Links found among childhood maltreatment, relapse of depression as an adult, and altered brain structure
WEDNESDAY, March 27, 2019 (HealthDay News) — Early life stress caused by childhood maltreatment can alter brain structure, which may increase the risk for adverse disease courses in patients with major depression, according to a study published in the April issue of The Lancet Psychiatry.
Nils Opel, M.D., from the University of Münster in Germany, and colleagues sought to clarify the relationship between childhood trauma, brain structural alterations, and depression relapse using two-year longitudinal clinical data from 110 patients with major depressive disorder participating in the Münster Neuroimage Cohort. In addition to clinical assessments, data included structural magnetic resonance imaging (MRI) and retrospective assessment of the extent of childhood maltreatment experiences.
The researchers found that 35 patients were relapse-free, while 75 patients experienced depression relapse within the two-year follow-up period. A significant association was seen between childhood maltreatment and depression relapse during follow-up (odds ratio, 1.35). Further, both previous childhood maltreatment experiences and future depression relapse were associated with reduced cortical surface area on MRI exam (odds ratio, 0.996), primarily in the right insula at baseline. The association between maltreatment and future depression relapse was mediated by the insular surface area.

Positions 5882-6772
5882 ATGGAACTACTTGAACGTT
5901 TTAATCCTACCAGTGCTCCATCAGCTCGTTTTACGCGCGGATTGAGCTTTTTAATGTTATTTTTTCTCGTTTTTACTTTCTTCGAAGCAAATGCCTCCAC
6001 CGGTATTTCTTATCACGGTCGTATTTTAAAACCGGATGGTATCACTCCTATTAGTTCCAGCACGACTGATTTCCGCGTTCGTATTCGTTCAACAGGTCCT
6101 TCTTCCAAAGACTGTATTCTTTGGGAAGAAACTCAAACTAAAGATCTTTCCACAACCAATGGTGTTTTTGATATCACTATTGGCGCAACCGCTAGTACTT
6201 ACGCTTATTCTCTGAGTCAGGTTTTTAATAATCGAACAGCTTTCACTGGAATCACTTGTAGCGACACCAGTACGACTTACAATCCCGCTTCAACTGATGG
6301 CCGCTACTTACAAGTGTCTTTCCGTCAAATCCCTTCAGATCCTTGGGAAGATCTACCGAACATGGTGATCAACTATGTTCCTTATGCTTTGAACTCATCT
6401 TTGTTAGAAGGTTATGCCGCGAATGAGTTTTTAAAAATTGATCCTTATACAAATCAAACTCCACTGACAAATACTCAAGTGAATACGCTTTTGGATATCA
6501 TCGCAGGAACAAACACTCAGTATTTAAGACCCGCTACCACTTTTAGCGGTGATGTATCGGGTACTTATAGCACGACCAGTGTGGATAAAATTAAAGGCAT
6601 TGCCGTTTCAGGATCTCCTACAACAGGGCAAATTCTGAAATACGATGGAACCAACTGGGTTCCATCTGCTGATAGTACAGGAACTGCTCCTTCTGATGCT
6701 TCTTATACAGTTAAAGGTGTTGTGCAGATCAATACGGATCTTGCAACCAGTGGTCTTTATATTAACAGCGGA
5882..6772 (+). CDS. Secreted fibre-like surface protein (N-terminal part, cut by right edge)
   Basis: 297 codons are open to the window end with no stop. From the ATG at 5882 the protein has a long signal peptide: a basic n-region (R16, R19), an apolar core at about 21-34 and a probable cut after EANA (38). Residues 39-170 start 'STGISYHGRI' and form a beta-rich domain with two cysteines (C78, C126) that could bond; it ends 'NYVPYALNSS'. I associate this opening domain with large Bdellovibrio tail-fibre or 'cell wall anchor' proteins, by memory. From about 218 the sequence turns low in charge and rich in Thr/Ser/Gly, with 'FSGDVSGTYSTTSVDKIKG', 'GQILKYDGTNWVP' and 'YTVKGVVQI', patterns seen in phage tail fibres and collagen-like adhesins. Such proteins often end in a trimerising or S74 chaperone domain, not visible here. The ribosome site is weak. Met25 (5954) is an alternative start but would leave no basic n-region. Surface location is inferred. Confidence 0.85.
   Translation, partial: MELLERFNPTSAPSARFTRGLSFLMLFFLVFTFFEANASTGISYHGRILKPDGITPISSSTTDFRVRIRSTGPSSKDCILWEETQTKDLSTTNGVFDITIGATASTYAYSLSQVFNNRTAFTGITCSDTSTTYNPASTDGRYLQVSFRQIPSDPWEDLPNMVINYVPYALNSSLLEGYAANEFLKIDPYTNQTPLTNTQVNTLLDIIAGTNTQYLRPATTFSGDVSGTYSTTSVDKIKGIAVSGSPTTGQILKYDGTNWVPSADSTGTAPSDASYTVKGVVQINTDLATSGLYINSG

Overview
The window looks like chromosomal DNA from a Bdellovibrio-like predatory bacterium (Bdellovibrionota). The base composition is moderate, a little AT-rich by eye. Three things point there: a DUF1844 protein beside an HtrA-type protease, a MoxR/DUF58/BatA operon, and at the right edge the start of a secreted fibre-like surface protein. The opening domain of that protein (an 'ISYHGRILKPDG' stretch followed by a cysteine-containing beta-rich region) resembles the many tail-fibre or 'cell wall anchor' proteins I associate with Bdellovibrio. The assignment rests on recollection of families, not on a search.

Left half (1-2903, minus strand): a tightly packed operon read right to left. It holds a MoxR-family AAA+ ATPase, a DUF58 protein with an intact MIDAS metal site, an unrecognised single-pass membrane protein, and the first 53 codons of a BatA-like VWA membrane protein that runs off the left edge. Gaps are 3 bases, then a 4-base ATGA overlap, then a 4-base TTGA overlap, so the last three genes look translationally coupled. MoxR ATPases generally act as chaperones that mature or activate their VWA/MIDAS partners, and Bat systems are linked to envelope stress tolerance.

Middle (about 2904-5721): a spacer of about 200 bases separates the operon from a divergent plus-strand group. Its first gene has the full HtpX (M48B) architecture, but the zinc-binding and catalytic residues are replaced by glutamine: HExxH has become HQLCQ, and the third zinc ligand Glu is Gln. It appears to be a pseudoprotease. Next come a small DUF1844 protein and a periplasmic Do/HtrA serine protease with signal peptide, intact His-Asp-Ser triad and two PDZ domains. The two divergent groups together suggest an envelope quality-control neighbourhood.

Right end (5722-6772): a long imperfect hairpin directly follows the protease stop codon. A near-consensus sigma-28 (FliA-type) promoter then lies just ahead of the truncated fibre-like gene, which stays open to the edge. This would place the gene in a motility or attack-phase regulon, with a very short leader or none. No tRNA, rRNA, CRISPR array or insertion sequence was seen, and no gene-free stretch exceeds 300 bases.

“Clinical and translational research should explore the role of childhood maltreatment as causing a potential clinically and biologically distinct subtype of major depressive disorder,” the authors write.
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